Modern GE refrigerator with Armoire Styling Image credit:GE.
Today's refrigerators use two-thirds less electricity than models sold in the mid-1970s. Remarkable by itself; but when you consider that refrigerator size has gone up dramatically over that period, and that water filters and computer screens and in-door ice makers have become increasingly common features, it is astounding. And yet, there is a great deal more efficiency to be wrung out of the refrigerator. The US Department of Energy, for example, is proposing a new standard that would decrease energy use of most refrigerator-freezers sold by 20%-25% by 2014. Let's consider how much this matters.I quote from the USDOE press release:
...it [the standard] will save nearly 4.5 quadrillion Btu and would avoid 305 million metric tons of carbon dioxide emissions over the following 30 years. By 2043, the standard would also eliminate the need for up to 4.2 gigawatts of new generating capacity, equivalent to eight or nine coal-fired power plants. So. this is serious.
Progress takes time.
As refrigerators have design lives in the range of 15 to 25 years, the benefits will accrue over decades. Because benefits are expressed so slowly, no one Administration, political party, politician or manufacturing company can take full credit. But, it's the right thing to do. Increasing efficiency standards for refrigerators saves consumers big money on their electric bills. It's good for the environment.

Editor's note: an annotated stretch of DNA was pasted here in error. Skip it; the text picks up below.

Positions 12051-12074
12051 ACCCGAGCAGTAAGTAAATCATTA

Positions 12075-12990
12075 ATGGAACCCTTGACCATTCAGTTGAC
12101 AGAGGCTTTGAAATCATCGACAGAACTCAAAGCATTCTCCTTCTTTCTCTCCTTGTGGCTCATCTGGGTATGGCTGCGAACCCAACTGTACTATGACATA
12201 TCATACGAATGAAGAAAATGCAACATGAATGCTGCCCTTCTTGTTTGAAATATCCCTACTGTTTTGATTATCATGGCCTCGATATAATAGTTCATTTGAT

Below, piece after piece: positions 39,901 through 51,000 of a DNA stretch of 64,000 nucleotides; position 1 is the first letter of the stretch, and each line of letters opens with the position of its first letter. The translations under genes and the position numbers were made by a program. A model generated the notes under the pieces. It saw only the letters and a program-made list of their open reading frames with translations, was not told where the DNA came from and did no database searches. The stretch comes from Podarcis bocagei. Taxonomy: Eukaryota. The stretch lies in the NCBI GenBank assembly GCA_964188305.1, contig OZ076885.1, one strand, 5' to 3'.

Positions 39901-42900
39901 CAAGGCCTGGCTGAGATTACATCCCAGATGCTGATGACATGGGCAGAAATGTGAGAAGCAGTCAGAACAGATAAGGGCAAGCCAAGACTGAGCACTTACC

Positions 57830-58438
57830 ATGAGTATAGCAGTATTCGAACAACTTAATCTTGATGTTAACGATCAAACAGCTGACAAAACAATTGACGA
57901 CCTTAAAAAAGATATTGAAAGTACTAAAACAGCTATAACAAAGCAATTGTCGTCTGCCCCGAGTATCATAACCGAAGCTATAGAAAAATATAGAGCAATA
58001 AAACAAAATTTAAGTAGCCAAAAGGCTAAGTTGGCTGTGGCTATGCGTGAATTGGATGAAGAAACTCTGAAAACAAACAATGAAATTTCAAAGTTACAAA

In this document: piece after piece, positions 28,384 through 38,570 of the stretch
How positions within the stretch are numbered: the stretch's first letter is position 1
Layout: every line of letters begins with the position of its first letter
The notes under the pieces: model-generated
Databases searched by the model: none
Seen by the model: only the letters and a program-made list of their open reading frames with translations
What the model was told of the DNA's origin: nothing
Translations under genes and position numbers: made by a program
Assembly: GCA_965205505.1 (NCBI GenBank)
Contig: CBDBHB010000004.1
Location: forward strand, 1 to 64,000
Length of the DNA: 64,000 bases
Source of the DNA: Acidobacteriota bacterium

These efficiency gains help overcome the feature-creep and gadget proliferation effects that you can read about in detail in the recent post: US Home Energy Efficiency Improved Since 1970, So Why Are The Bills The Same?
There is more to come for other major appliances!
Again from the DOE: "The Alliance to Save Energy, the American Council for an Energy-Efficient Economy, the Appliance Standards Awareness Project, and the Association of Home Appliance Manufacturers (AHAM) all hailed the new proposed standards, noting that the standard reflects a consensus reached among appliance manufacturers and energy efficiency, environmental, and consumer advocates. Under an agreement made in July, the organizations are also recommending new standards for clothes washers and dryers, dishwashers, and room air conditioners, which DOE is evaluating for future rulemakings..."
Get this you Tea Kettle steam blowers: society gains because the government collaborates with designers and then takes action when all agree it will be cost effective.